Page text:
The Strengthening Families Program™ is a critical component to the Strengthening Families initiative in Saskatoon.
The Strengthening Families Program™ has been evaluated and has demonstrated it’s ability to reduce the following risk factors:
- Family history of problem behaviour or parent criminality;
- Family management problems, poor parental supervision and or monitoring;
- Pattern of family conflict;
- Poor family attachment or bonding;
- Parental use of physical punishment/harsh or inconsistent discipline practices;
- Anti-social behaviour and alienation, delinquent beliefs/general delinquency and involvement/drug trafficking;
- Favourable attitudes toward drug use/early onset of alcohol and/or drug use;
- Early onset of aggression and/or violence; and,
- Poor refusal skills.
The Strengthening Families Program™ is designed to run in 14-week cycles. The one-evening-per-week Program consists of separate sessions for the children (6-11), youth (12-17), and parents (guardians/caregivers). It includes a family practice time where the parents and children rehearse the techniques learned. Trained facilitators are hired to engage families in the SFP 14-week training cycles. Follow-up is also provided to families who complete the Strengthening Families Program™.
The Coordinator of Strengthening Families Saskatoon oversees and supports the family sessions while assisting the families through a case management lens while working alongside existing supports. The Coordinator works closely with an assigned Constable from the Saskatoon Police Service in order to meet determined goals.
The overall goal of the SFP is to increase family strengths and resilience and reduce risk factors for problem behaviours in high risk children/youth, including behavioural problems, and emotional, academic and social difficulties.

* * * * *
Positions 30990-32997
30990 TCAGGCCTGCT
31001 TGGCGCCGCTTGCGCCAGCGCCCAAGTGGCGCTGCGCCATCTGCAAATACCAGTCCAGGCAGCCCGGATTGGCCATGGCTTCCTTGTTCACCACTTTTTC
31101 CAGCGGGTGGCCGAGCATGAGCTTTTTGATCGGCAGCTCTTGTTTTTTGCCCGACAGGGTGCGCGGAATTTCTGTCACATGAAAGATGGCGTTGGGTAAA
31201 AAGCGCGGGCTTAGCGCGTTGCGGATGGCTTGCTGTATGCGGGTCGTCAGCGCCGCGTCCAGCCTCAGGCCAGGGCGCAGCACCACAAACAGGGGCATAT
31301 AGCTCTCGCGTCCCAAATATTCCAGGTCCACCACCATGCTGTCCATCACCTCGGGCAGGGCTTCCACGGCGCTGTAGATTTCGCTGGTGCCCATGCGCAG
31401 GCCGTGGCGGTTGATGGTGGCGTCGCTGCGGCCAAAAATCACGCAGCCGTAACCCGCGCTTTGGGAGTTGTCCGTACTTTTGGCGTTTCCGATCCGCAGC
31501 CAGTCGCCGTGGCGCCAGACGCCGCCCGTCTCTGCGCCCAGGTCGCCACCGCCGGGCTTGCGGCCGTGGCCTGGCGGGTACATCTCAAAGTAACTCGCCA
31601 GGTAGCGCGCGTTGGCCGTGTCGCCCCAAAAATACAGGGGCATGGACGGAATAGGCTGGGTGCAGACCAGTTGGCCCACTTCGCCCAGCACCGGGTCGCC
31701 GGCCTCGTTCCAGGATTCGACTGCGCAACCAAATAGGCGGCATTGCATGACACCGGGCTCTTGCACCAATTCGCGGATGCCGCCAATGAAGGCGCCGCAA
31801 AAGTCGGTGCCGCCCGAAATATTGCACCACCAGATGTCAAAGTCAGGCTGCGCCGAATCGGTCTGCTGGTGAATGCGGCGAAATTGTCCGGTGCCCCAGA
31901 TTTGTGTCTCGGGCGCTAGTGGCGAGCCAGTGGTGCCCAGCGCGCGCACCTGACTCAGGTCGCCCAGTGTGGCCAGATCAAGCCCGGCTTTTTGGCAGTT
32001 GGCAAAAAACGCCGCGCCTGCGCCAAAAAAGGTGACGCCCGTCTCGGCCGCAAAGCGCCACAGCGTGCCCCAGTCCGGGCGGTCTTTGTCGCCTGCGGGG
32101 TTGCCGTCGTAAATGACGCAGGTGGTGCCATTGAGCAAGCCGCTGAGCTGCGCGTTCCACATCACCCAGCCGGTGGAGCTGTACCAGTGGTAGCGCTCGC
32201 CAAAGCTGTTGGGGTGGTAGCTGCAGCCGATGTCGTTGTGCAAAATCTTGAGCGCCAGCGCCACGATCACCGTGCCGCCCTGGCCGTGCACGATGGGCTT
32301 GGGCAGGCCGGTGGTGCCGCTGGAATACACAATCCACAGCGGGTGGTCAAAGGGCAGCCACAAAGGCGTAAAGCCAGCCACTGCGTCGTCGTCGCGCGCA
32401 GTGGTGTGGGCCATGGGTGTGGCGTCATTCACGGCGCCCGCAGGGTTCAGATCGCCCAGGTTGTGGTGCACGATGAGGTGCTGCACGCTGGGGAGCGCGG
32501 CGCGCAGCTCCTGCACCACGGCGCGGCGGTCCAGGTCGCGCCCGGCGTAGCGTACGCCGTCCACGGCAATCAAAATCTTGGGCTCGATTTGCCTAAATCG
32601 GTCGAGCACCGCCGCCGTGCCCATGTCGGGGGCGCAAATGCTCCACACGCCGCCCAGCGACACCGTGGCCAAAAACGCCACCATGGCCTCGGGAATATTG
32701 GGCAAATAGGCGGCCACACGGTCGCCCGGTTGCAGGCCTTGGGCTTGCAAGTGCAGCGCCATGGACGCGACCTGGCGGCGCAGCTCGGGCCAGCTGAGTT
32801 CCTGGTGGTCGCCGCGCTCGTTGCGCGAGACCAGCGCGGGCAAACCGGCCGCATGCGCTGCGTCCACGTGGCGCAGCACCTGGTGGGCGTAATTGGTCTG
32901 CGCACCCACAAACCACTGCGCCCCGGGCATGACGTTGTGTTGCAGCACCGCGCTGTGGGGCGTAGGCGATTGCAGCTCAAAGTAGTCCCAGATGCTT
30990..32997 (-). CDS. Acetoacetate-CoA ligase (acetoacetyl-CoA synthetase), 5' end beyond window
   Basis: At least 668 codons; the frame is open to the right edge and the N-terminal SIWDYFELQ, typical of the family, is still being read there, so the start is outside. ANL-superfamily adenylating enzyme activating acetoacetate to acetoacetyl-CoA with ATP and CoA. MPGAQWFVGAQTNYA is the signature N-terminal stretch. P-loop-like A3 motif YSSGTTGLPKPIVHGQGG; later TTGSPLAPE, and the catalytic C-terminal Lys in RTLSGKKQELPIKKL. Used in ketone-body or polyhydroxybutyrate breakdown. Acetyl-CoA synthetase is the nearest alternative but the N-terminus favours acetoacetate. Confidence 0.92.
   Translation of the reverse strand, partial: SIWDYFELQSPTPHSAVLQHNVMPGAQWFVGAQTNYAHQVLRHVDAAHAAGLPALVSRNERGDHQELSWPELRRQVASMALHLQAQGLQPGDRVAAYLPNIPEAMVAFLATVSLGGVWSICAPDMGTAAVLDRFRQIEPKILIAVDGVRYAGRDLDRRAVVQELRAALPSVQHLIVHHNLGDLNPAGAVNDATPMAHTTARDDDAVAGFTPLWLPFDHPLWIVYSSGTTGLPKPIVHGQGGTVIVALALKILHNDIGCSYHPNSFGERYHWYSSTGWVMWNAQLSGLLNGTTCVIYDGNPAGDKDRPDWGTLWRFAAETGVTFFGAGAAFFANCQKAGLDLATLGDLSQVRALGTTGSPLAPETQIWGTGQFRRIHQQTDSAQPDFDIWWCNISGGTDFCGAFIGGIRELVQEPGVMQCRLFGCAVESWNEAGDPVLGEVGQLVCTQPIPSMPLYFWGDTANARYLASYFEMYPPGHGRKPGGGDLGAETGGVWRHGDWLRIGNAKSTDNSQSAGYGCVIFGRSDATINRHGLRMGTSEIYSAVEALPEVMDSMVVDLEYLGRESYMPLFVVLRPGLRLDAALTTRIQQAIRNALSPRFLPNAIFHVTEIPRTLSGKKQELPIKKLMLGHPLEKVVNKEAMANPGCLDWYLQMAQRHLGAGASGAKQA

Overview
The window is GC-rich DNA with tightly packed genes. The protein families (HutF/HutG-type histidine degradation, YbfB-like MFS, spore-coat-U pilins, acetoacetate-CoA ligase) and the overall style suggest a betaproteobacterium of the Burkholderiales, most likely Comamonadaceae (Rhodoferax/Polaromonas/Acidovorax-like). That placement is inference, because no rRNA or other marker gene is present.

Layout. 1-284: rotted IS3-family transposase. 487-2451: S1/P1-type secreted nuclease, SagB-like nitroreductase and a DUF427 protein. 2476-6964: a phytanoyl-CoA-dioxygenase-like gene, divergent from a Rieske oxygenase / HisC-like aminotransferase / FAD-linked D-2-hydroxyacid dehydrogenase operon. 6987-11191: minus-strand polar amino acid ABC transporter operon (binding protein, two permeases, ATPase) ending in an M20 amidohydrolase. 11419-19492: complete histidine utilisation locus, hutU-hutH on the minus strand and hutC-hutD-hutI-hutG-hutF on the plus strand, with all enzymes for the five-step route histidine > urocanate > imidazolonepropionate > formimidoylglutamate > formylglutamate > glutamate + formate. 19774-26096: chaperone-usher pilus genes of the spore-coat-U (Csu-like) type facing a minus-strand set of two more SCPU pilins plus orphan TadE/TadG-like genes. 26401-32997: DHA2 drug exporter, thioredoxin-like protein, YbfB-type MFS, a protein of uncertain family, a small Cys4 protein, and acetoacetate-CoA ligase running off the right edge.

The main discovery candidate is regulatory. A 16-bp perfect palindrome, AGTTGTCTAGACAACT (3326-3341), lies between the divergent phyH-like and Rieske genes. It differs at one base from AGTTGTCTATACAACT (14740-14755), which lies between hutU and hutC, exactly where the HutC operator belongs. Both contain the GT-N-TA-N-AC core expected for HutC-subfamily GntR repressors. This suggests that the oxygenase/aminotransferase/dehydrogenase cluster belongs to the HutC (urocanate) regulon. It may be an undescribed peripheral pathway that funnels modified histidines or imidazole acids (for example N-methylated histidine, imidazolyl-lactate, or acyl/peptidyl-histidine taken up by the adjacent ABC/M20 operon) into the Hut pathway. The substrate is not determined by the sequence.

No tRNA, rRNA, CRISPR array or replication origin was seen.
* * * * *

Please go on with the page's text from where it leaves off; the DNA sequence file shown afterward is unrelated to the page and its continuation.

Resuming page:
Other significant goals are to:
- Reduce youths’ behavioural problems (violence, delinquency, aggression, etc.);
- Decrease the use and temptation to use drugs, alcohol and tobacco;
- Enhance children’s social skills;
- Improve parenting skills; and,
- Increase family cohesion, communication and organization.
Evaluative studies using the SFP have shown the following:
- Significant reductions in tobacco, alcohol, and drug initiation and use among the older children of drug abusers and in initiation and drug use among the parents;
- Decreased use and intention to use alcohol, tobacco, and drugs;
- Better and stronger protective factors in youths, in particular social and life skills, resistance to peer pressure and improved communication;
- Better parent-child relationship and family cohesion, communication and organization;
- Improved parenting skills concerning, for example, parental supervision, effective consequences rather than extreme punishments, greater consistency including family customs, and closer bonds between parents and their children;
- Fewer youth behavioural problems (e.g., substance abuse, behaviour disorders, aggression, violence and juvenile delinquency) and emotional problems (e.g., depression and psychosomatic disorders); and,
- A decrease in child abuse, as parents learn to form strong bonds with their children and develop positive parenting skills.